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Of gourd ladybirds and the squirting cucumbers

Many species of animals and plants are closely linked together. In some cases the relationship benefits one species only and in others both species benefit from the relationship.

This relationship often means that if one species had to disappear the other would not be able to survive on its own and would cease to exist as well.

One such relationship is that existing between the squirting cucumber (faqqus il-ħmir) and the gourd ladybird (nannakola tal-faqus il-ħmir).

The squirting cucumber is a common plant with large leaves and yellow flowers. The fruit are oval and, when ripe, they shoot out the seeds. The seeds emerge with such force that they can land up to one metre away from the parent plant, thus helping the plant to disperse.

The squirting cucumber grows in disturbed habitats along country lanes and in urban areas.

Whenever you find a squirting cucumber you are also likely to find the gourd ladybird. This species of ladybird spends its entire life on the squirting cucumber. Ladybirds are known to be predators.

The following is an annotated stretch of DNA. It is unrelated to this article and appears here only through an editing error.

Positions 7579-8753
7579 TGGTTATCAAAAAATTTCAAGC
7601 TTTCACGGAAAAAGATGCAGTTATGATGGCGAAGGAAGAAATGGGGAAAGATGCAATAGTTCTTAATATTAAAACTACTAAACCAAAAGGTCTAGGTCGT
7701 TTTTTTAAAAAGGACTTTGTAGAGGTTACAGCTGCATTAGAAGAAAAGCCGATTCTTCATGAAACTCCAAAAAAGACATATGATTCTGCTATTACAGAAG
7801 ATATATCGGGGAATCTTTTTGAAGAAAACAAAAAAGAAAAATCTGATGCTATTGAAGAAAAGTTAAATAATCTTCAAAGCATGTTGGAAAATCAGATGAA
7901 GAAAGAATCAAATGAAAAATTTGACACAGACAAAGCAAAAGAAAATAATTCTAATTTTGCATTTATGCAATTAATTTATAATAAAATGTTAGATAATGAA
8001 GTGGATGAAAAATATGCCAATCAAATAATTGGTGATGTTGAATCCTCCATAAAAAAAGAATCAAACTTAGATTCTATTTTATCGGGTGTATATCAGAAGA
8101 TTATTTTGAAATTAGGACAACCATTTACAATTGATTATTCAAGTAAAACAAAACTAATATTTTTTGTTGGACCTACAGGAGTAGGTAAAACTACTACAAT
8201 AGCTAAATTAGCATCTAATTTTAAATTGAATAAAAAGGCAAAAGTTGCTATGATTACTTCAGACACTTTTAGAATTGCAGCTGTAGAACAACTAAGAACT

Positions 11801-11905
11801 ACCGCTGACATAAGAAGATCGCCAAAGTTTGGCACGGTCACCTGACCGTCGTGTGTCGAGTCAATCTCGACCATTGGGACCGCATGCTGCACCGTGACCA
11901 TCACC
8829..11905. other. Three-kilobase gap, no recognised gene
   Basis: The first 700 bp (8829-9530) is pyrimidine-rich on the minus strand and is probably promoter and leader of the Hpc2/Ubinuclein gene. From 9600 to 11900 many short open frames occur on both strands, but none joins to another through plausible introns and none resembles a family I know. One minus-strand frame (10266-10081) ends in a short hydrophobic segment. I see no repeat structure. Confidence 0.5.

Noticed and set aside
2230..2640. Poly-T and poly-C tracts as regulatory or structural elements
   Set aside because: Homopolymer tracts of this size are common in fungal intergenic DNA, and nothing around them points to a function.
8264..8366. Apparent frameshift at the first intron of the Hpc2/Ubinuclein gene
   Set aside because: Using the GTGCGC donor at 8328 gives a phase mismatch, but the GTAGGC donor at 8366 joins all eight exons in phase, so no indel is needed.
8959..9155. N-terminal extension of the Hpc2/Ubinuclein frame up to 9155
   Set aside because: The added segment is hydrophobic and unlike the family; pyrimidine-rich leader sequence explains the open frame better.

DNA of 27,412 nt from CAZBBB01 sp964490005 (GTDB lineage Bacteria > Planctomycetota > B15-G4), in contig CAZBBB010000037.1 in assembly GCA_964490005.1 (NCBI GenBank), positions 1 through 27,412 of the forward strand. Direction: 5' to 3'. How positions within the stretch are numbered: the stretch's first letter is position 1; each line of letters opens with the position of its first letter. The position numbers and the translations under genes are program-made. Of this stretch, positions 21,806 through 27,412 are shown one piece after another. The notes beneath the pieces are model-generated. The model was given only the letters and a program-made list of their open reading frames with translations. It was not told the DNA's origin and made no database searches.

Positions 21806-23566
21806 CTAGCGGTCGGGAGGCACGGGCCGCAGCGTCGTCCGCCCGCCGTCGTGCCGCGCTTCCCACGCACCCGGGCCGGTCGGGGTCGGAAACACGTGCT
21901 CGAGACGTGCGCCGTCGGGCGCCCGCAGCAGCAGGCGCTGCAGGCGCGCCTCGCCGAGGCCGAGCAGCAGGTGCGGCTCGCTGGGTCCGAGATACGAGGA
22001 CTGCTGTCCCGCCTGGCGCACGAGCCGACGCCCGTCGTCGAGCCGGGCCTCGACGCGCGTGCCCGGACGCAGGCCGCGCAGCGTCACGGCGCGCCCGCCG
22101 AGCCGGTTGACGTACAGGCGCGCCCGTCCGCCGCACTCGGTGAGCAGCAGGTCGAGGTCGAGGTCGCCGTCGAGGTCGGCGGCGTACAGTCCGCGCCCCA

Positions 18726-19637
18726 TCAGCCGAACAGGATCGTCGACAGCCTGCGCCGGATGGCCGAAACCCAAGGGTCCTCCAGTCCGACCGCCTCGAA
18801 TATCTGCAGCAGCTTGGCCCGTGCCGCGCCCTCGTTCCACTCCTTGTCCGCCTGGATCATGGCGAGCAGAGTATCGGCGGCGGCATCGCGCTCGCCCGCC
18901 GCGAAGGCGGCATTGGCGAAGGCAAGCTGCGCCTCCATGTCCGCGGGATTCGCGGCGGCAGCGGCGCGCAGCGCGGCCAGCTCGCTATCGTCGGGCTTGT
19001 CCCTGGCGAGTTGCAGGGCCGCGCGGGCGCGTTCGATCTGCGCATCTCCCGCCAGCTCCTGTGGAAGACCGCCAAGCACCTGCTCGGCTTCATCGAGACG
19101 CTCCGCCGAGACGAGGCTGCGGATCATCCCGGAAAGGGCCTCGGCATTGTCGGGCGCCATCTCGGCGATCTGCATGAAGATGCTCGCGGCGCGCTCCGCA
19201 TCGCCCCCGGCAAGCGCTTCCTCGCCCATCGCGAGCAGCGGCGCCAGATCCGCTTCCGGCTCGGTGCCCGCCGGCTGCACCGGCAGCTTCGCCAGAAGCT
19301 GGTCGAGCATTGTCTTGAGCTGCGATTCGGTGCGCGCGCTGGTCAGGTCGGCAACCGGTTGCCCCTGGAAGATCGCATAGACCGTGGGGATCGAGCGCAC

Most feed on insects, especially aphids, but I have never seen this species eating other insects. I have often seen the adults in the flower of the squirting cucumber probably eating pollen.

Adult ladybirds often carry a sprinkling of pollen on their wings which indicates that they could be transferring pollen from one flower to another thus aiding pollination.

The eggs are laid on the plant and the larvae spend their entire life on it. I have not found any literature on the lifecycle of this species but I have seen small parts of the surface of the leaf on which a larva of this ladybird is living, eaten away, which indicates that the larvae feed on the leaves on which they live.

My observations indicate that the relationship between these two species is beneficial to both species. The plant provides the food for the larvae and adults while the adult ladybirds help to pollinate the flowers.

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